Sometimes a traditional vacation isn’t what you’re gunning for. You want to go somewhere off the beaten path and see something you can say few people have seen before. Canada is full of under appreciated sites. FlightHub, an online travel agency based out of Canada, recommends the following off-beaten places worth visiting. FlightHub reviews interesting Canadian destinations all the time, so they had plenty of wonderful suggestions on the matter.
Known as Canadian Forces Station Carp, the Diefenbunker is a time capsule of Cold War-era Canada. Built in 1962, it was built to house the critical members of cabinet and prevent a government shutdown during a nuclear crisis. They were called Diefenbunkers by opposition parties within the Canadian Government according to FlightHub, who opposed their high cost. The bunkers were built to withstand five megaton explosions and could house over 500 people for a month. The odd thing about the Diefenbunker was that then-Prime Minister John Diefenbaker refused to actually use the facilities due to the fact his wife would not be able to share a room with him. The Diefenbunker was decommissioned in 1994 and opened as a small museum in 1998. The small town of Carp, Ontario doesn’t get many visitors, so you should have an easy time enjoying this small museum dedicated to a nervous era in Canadian history.
Camp Picton Ghost Town
Camp Picton was originally opened in 1938 as a training complex for British pilots flying during World War II. While it had a modest beginning, it was quick to expand. At its peak, it featured several hangars, 2,500 foot runways, five bombing ranges, and facilities equipped to house up to 1,000 people. While it was a strong base with great training facilities, it did lack the facilities of more modern bases according to FlightHub, leading to soldiers and airmen spending a lot of time in the small village of Picton, something that was not very well received by residents. Military activity continued at CFB Picton until its closure in 1969. While some areas of the base have been used for manufacturing, much of the barracks remain largely untouched since, overgrowing and falling into a state of decay. While newer bases have modern facilities, the former CFB Picton resembles something more like a cottage complex or campground providing visitors a chance to take a look at how Canada hastily ramped up its war efforts in the 30s and 40s.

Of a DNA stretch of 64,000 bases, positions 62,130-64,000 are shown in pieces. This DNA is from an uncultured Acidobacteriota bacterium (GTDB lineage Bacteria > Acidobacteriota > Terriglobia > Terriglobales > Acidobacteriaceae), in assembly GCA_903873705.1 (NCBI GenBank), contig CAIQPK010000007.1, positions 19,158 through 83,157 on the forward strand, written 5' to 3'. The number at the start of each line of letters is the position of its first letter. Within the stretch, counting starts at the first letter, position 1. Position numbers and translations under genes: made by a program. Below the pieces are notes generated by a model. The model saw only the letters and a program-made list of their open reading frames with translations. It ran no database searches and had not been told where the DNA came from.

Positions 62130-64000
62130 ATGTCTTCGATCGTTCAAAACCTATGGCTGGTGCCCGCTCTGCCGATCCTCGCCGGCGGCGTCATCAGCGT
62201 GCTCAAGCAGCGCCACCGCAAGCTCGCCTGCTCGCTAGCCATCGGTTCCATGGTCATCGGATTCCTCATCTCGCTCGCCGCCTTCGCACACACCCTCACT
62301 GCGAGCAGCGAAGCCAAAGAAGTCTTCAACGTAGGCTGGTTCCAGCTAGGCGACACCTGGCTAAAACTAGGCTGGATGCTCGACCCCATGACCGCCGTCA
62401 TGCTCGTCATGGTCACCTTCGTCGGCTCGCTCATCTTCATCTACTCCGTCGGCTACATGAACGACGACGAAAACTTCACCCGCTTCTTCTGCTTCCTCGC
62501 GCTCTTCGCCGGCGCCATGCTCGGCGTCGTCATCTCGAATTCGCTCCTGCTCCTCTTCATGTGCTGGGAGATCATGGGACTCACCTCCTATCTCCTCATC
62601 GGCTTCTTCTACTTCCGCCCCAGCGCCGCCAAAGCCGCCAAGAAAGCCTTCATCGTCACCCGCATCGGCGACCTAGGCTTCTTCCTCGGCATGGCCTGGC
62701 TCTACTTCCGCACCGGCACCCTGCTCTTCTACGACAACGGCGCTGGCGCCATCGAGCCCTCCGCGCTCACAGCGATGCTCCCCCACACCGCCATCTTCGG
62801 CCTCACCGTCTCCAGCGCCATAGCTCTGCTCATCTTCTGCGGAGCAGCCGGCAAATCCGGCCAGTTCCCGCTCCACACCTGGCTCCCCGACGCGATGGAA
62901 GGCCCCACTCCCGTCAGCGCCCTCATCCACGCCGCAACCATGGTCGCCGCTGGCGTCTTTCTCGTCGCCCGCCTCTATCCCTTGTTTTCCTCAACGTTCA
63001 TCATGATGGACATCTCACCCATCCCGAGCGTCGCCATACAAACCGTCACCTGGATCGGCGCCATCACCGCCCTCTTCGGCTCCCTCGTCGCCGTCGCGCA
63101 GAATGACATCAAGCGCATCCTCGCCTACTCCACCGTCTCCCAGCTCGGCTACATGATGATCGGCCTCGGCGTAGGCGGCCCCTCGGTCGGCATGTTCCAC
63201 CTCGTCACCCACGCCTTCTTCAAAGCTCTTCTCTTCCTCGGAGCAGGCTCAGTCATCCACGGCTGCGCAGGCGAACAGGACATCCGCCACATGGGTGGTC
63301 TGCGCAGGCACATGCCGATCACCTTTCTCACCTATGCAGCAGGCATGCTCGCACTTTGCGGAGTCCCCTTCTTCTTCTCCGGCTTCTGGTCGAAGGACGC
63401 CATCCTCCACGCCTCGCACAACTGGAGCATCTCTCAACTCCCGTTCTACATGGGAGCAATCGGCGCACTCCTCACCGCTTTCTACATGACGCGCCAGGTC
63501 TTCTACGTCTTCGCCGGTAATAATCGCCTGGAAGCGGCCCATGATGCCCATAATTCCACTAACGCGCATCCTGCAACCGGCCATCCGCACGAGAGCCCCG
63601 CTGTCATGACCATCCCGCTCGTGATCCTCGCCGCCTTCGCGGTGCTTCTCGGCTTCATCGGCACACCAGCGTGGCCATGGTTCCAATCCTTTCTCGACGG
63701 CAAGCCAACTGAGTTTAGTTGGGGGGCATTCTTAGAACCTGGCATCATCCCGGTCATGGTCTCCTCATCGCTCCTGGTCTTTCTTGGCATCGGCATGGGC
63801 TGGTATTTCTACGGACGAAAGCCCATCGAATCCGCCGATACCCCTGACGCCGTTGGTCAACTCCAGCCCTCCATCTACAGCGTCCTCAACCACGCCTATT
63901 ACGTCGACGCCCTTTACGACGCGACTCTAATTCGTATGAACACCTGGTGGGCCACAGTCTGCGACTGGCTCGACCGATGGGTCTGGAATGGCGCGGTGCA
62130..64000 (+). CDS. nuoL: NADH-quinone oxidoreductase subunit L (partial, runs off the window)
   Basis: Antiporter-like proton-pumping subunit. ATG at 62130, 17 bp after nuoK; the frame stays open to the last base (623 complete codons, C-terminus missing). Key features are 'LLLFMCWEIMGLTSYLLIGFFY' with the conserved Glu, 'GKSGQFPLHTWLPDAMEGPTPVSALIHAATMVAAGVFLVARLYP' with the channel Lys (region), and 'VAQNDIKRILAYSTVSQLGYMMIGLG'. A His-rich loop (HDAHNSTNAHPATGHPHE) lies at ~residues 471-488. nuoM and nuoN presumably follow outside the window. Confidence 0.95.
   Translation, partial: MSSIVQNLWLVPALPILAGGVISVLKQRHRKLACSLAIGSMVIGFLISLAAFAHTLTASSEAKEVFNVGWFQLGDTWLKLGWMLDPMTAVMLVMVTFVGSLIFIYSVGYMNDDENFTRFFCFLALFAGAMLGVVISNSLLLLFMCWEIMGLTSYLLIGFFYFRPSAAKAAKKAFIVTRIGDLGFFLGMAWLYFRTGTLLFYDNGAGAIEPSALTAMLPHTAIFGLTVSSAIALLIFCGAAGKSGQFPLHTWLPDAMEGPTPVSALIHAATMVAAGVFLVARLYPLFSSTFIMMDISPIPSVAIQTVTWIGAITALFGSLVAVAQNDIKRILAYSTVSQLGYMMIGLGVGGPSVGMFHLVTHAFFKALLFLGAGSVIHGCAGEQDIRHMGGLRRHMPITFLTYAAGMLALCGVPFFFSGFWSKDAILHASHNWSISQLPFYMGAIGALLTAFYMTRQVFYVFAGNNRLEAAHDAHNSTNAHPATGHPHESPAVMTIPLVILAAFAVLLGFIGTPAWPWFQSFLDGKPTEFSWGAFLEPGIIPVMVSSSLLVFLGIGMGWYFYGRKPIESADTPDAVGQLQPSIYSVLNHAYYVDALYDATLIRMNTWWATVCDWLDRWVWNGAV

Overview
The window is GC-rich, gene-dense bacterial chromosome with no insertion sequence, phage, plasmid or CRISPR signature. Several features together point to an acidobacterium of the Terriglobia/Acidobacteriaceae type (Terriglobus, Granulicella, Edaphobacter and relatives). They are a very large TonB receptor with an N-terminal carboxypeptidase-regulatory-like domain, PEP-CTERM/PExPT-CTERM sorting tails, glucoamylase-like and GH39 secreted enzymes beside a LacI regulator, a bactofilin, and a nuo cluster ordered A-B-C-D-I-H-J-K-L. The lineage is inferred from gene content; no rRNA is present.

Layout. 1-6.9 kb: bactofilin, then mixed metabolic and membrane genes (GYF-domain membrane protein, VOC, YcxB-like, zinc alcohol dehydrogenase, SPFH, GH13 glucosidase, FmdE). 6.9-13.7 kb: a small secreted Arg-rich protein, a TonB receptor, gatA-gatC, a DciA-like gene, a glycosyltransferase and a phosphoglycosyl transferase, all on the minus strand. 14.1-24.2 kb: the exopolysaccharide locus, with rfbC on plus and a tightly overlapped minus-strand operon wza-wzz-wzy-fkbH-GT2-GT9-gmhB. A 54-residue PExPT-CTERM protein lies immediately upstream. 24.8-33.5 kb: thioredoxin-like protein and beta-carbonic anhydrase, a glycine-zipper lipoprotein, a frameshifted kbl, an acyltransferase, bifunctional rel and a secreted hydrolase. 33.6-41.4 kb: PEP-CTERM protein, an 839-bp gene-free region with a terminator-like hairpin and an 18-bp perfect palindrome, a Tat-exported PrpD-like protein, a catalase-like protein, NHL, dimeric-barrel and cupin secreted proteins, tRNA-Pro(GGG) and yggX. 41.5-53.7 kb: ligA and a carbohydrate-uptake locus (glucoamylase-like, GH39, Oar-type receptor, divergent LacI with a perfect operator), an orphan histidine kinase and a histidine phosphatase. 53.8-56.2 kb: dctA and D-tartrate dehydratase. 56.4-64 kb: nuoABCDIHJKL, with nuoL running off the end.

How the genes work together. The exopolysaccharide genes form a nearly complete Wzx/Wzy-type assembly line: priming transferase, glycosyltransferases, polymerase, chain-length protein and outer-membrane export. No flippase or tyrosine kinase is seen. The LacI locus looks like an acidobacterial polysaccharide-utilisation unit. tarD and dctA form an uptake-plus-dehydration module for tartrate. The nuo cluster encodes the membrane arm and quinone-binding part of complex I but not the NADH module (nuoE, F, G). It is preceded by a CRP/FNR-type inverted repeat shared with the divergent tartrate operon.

From classics of Canada’s wartime history, to something out of this world. Any initiated weirdo would know why this town made the list. Vulcan, originally named after a Greek God, became a important gathering place for the many fans of the sci-fi juggernaut Star Trek according to FlightHub. Sharing a name with the home planet of one of its principle characters, Spock, Vulcan, Alberta has embraced this happy coincidence, holding an annual Star Trek Festival, and building a large monument in honour of the USS Enterprise. While sci-fi conventions are generally limited to cities, Vulcan manages to hold its own, planning and supporting its festival locally despite its smaller population of just over 1,800 people.